My Day by Eleanor Roosevelt

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NEW YORK, Friday—In answering a question in my magazine feature, "If You Ask Me," I said I did not know of any organization of girls clubs that corresponded in the United States to the Boys Clubs of America. Since then I have had many excited communications because there is an organization called Girls Clubs of America. It is only four years old, but I should have known about it. In 1946 I was invited by the group to affiliate with them, and I answered that I could take on no new work.

It is only fair to them, of course, to say that they have national offices and that they are recognized by the Boys Clubs of America, by the Boy Scouts and Girl Scouts, and by the Campfire Girls. I am going to quote to you from the letter written me by the president, Mrs. J. Herbert Johnson, since I think it is important to the people of the country to know of an organization that is serving their girls.

She writes:

"Studies we have made reveal that constructive programs for girls have lagged far behind those for boys in most sections of this country. People have been slow to realize that the home or neighborhood which fails the boy also fails the girl and that the welfare of girls is vital to their community and to the nation because, among other things, the girls of today will some day become the mothers of future American citizens. It is the conviction of the sponsors of Girls Clubs that whatever is done to help girls grow up to intelligent, responsible womanhood will pay big dividends in the years to come.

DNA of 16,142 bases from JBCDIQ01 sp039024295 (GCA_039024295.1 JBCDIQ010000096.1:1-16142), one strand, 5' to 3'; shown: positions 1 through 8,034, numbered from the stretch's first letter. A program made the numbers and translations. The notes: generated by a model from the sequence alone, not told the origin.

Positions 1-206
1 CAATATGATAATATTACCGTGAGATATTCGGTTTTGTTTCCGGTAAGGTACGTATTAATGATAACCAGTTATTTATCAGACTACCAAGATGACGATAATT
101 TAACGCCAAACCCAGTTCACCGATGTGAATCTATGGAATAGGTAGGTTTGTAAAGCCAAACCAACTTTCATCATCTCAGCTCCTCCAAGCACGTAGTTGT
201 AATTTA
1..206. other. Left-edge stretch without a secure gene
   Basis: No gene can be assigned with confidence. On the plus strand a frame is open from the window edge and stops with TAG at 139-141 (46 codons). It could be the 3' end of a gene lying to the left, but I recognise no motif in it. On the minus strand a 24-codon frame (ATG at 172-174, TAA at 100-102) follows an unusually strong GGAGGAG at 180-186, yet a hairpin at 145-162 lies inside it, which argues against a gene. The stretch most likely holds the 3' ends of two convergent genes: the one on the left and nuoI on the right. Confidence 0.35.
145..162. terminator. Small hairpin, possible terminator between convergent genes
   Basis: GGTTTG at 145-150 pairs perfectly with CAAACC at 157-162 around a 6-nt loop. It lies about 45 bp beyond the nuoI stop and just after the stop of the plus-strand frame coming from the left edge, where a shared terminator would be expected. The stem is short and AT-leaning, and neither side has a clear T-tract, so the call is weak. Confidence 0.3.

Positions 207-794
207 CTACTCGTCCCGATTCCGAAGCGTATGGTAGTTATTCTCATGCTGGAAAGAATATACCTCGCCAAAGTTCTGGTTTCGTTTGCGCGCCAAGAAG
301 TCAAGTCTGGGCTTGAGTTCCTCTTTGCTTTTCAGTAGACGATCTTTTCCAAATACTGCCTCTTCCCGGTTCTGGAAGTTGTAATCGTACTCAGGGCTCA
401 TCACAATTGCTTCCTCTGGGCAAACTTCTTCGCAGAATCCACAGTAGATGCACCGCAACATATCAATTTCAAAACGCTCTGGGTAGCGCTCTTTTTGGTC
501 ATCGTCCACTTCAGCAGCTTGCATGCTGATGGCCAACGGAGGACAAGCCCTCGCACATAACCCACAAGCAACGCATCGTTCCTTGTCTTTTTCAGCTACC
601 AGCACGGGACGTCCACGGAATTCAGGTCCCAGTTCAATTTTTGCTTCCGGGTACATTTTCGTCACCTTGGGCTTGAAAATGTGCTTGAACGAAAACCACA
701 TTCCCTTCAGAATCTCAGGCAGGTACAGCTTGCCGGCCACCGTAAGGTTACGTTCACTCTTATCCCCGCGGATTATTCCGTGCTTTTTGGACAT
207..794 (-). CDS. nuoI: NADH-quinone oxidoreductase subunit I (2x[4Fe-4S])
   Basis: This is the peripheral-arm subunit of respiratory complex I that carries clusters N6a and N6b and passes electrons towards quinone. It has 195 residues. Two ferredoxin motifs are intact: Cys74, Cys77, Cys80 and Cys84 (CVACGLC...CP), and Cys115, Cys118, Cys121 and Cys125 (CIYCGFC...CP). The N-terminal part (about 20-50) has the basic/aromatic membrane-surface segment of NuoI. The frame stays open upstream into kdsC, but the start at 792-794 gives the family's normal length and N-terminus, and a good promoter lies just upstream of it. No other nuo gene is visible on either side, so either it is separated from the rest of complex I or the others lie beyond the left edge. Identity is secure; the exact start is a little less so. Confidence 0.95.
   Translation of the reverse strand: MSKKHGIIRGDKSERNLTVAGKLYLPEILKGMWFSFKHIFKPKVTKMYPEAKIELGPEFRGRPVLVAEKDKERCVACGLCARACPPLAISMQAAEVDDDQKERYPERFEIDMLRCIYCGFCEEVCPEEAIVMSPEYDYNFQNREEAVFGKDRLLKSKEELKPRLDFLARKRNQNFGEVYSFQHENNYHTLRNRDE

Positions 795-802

"The girls' clubs of this organization are filling a need not met by other organizations in several respects. The Girls Clubs, unlike most other girl agencies, is open every day for the benefit of the many girls who need a safe and wholesome place to go any day in out-of-school hours. The Girls Clubs stresses the importance of the younger girl under twelve when characters and attitudes are being formed. Dues at the Girls Clubs are lower than in most organizations—usually twenty-five or fifty cents a year—so that any girl can afford to belong. Finally, the Girls Clubs program is broader and more inclusive than those provided by most other girls' organizations."

No one will deny the importance of the girls of today to the future homes of America. You find that the Girls Clubs' programs stress home crafts, provide training for the home arts and even teach the care of babies. Also, they do not neglect recreation for the high-school age and they carry out programs to teach their members how to enjoy out-of-door life and how to keep in good health.

There are a number of Girls Clubs scattered throughout our nation but not as many as there should be, if we are really going to give the girls of our nation as much thought and opportunity as we have given the boys.

It is true that the girl is frequently less demanding and sometimes homes tend to think that the girl is safer in her home and has less need for the recreational features afforded by clubs. Both in big cities and in rural areas I think it is increasingly evident, however, that the girl needs as much attention as the boy and perhaps her influence in the future is even greater than that of her brother.

E. R.
TMs, AERP, FDRL